By Umer Nangiana
INTERVIEW: Vesna Pusi?, Croatian Deputy Speaker
Besides the existing business and trade co-operation, Croatia and Qatar have multiple other such opportunities to explore particularly in the energy and tourism sectors. The two countries can also collaborate on humanitarian and development projects in the world’s post-conflict areas.
The United Nations can be made more effective in preventing or resolving conflicts in the world through more integration between its different agencies working on peace and security, development, human rights issues.
Skillful negotiators rather than troops on ground (peacekeeping missions) can be more effective in preventing, de-escalating or resolving a conflict and the UN needs to immediately address the issue of non-state actors’ involvement in conflicts.
These views were expressed by Vesna Pusic, Deputy Speaker of Croatian parliament and former foreign minister and the first deputy prime minister, in an interview with Community on the sidelines of the recently concluded Doha Forum.
Pusic participated in the forum as Croatian candidate for the post of UN Secretary-General. Ban Ki-moon, the current UNSG, is retiring at the end of this year.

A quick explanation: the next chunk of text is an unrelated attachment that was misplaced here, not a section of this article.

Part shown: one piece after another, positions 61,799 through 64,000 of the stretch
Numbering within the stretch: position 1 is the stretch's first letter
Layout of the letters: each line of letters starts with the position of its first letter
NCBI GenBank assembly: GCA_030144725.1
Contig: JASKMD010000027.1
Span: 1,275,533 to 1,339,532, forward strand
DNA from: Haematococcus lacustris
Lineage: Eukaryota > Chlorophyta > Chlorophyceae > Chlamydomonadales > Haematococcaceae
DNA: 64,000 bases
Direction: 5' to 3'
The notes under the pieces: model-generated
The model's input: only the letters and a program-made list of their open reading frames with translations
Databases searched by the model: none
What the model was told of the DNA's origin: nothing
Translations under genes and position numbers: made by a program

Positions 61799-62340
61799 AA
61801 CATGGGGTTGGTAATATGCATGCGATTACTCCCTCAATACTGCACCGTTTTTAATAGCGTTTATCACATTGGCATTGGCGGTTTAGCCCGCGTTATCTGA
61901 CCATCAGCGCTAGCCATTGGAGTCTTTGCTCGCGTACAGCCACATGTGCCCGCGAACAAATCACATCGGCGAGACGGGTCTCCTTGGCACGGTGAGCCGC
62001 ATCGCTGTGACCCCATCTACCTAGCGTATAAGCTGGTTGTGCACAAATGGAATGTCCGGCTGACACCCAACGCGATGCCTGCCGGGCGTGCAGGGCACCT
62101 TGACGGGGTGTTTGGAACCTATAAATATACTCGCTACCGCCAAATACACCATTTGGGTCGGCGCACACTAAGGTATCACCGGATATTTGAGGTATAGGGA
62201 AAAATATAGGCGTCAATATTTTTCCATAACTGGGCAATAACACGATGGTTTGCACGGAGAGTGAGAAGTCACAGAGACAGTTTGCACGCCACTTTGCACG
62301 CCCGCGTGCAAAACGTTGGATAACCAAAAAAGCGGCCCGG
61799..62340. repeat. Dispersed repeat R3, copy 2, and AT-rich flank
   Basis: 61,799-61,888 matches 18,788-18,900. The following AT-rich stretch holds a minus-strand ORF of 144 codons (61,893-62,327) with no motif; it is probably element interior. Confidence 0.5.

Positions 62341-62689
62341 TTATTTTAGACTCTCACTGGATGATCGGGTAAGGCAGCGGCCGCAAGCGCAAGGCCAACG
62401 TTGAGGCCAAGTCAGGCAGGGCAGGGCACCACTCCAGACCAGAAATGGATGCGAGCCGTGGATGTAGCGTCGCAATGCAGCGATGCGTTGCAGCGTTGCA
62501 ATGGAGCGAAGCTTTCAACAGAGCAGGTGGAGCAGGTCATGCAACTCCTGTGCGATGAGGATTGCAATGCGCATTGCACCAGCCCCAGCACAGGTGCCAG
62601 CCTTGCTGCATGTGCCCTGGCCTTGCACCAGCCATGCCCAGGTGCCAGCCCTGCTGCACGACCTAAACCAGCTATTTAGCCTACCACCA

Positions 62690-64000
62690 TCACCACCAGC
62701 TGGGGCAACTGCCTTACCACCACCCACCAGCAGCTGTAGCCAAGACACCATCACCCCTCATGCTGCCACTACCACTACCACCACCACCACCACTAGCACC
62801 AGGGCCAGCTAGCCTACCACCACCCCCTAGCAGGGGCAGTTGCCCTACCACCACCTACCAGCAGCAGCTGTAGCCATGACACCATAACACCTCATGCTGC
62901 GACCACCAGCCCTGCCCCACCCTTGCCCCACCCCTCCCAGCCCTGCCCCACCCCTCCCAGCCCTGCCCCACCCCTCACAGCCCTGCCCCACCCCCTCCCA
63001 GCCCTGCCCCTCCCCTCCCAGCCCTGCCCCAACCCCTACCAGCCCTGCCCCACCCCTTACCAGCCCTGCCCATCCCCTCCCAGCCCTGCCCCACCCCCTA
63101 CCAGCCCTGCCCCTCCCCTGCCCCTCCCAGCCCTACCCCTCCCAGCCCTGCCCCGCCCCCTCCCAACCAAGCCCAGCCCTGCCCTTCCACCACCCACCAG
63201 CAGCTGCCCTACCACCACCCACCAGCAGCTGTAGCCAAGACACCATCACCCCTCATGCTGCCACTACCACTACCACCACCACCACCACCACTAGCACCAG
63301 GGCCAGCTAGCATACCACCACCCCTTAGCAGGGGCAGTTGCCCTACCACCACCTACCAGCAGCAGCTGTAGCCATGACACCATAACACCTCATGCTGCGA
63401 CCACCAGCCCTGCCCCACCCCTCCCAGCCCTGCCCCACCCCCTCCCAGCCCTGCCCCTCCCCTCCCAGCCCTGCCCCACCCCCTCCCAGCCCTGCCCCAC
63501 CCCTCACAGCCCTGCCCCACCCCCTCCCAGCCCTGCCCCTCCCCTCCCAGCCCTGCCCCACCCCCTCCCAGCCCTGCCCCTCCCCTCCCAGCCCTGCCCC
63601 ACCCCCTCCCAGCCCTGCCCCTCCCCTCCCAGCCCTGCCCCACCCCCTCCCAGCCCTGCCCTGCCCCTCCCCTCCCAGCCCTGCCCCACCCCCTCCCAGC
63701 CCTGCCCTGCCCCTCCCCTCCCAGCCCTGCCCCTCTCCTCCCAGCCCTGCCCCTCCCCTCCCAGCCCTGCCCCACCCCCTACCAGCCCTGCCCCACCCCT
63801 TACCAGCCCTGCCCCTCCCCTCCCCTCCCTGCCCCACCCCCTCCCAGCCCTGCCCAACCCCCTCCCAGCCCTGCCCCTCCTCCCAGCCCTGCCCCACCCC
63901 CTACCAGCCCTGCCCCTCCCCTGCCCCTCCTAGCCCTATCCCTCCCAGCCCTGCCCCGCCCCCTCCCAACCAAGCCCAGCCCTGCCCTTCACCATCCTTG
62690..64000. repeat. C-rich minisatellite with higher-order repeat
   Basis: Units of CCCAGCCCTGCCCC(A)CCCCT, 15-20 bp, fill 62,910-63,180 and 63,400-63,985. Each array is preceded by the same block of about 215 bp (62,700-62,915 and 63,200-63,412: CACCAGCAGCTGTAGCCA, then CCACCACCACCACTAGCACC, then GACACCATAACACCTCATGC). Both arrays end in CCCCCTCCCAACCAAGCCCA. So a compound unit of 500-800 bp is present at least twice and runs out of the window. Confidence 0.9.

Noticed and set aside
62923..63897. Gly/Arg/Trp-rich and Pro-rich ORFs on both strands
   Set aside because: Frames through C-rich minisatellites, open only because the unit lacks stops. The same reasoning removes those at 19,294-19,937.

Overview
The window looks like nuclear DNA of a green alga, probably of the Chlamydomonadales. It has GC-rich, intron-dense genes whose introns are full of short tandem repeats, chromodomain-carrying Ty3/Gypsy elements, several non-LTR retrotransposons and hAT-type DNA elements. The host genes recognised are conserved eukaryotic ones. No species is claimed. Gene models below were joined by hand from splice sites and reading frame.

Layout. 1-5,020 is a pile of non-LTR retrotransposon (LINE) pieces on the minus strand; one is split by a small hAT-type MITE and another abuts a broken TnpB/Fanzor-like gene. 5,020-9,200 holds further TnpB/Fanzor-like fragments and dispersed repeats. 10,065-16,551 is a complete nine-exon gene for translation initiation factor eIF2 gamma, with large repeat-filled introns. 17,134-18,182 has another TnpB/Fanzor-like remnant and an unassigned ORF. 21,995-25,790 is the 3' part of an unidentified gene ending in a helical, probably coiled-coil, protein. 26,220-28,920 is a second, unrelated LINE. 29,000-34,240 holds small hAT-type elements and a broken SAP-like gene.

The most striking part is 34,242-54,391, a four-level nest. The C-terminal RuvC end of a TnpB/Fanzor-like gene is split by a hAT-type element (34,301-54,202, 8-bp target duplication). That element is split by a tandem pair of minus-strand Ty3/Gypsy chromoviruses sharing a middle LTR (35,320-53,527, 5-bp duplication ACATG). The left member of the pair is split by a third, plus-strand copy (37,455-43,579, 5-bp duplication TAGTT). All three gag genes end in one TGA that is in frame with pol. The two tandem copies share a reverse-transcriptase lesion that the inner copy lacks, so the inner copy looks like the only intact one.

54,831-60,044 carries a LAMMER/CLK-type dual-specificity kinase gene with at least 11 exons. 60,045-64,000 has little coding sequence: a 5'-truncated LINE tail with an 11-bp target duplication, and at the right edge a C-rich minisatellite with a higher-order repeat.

“Business people from both countries have been sizing up each other for a very long time. There is recognition that there are many attractive possibilities, however a number of possibilities have not yet materialised,” Pusic says.
There has been co-operation between Qatar and Croatia in the area of building and construction industry, information technology, especially software, food processing industry and pharmaceuticals.
The areas under discussion are tourism and energy. “The biggest of all areas which we kept discussing is the energy sector, specifically the building of LNG terminal in Croatia,” she says.
“We first started discussing that in the early 2000 and because there were some internal problems in Croatia regarding the terminal, Qatar eventually built it in Italy, which is geographically not that far from where it would have been in Croatia,” she notes.
But now, she says, they are hopefully approaching the realisation of that project which would mean formal co-operation between Croatia and Qatar in energy sectors. Croatia itself has a significant number of household LNG consumers; but, the whole of South Eastern Europe is potentially a big market and is interested in getting gas as energy, says Pusic.
And the deputy speaker says politicians and business people who come from Qatar to Croatia always fall in love with nature and tourist resorts there.
“We have a lot of investment in tourism in Croatia, for instance, from Turkey, and considering how good the tourism and services industry is developed in Croatia, that is one area I think where we can co-operate,” she says.
The foundations for such collaboration are already present. There is a direct flight from Qatar to Zagreb, Croatia and Croatia has an embassy in Doha which facilitates many things.
“We are very close to actually abolishing visas for diplomatic and special passports. A number of such categories in Qatar will be excluded from having to get visas. Also, anybody having a Schengen visa can automatically come to Croatia,” says Pusic.